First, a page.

• 22. Method: Predictive Models • Classic predictive modelling • Big, empty, heterogeneous areas (2500km2 / 21 sites) • Assess and weigh environmental factors • Weights inform model
  • 23. • Such models are inappropriate for the TV • c. 40% of land parcels contain a record • Eg. Newark, 1254 parcels out of 5012 Method: Predictive Models
  • 24. Method: Our Data Model • OS MasterMap® as a spatial framework • Raster based GIS models • 50m grid (200k cells)
  • 25. Method: Model Building • Source data is rasterised • Simplified scores are applied or extracted • Models are based on weighted means of scores • Blank areas filled using landscape classification and spatial modelling Terrace: Score = 3
  • 26. Method: Per Parcel Results • Calculations reclassified to 5 level scale from low risk to high • Aggregated model scores devolved to level of an OS MasterMap® TOID • Built up parcels, water and parcels less than 1ha in extent excluded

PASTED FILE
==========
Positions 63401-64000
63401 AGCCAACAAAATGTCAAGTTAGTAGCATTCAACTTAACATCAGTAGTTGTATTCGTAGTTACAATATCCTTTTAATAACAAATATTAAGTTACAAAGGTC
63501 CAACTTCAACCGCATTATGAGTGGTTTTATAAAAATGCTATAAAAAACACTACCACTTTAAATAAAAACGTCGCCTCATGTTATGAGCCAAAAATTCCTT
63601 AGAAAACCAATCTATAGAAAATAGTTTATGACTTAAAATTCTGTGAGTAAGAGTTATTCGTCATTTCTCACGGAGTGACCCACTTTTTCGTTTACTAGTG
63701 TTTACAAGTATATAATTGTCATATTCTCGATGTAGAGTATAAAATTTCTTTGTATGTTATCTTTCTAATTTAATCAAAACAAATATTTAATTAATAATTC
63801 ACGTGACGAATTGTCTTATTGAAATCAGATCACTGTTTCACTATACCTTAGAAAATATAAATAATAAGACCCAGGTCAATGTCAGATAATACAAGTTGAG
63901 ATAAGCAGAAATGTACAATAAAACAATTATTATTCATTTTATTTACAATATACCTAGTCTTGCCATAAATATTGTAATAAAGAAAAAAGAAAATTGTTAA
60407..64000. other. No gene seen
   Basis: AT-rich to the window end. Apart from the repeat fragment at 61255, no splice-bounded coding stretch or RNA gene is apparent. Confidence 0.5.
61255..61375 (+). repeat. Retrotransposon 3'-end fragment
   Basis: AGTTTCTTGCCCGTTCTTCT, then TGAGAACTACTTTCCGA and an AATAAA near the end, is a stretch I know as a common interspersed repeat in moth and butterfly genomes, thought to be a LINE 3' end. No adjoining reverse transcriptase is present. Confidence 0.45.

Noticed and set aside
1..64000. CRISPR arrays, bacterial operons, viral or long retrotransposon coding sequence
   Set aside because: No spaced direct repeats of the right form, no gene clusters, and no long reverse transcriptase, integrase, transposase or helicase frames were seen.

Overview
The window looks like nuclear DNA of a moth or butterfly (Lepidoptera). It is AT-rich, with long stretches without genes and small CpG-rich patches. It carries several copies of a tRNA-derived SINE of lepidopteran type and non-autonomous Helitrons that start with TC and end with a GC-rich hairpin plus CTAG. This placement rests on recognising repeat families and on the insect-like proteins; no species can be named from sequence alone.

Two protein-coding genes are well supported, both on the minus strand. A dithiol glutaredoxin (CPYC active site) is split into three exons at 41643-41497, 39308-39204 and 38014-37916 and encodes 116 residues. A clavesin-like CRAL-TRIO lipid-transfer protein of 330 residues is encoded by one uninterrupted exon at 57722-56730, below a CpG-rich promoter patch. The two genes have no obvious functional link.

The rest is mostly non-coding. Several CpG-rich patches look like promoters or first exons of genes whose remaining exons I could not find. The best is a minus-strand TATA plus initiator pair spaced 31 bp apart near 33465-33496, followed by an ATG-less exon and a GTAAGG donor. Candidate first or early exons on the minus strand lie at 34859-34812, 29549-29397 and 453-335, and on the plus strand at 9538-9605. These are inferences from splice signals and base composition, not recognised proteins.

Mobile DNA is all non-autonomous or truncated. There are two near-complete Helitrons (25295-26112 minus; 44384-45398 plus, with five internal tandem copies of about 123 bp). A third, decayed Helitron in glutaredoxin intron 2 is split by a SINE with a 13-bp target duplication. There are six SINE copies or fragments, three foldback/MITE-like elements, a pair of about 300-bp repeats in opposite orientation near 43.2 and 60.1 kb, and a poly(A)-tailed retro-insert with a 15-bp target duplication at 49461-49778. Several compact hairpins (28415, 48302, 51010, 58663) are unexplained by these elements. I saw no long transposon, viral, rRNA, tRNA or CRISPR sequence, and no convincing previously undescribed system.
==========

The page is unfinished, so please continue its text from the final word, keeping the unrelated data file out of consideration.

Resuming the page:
• 27. Delivery • Data for stakeholder GIS (tables of values for each TOID)
  • 28. Delivery • Interactive using embedded Google Earth application
  • 29. Critique • “Topsight” is not necessarily the same thing as predictive modelling or risk mapping • Modelling period based activity and intensity of activity is problematic • It would be possible model individual classes of monument with clear geographic preferences (eg burnt mounds) • Perhaps general models are the most helpful • The meaning of results is imprecise and open to misinterpretation
  • 30. Concluding Thoughts Prospection • Non-photographic techniques offer huge potential, but uptake issues (availability, cost, education) • In fact, in times of limited finances reliance on traditional techniques may not be cost-effective Predictive Management • Need for strategic management of heritage assets is axiomatic • System adoption requires clear joined-up thinking at high level • Possible conflict with aggregate resource assessments in England • Do we need another level of information?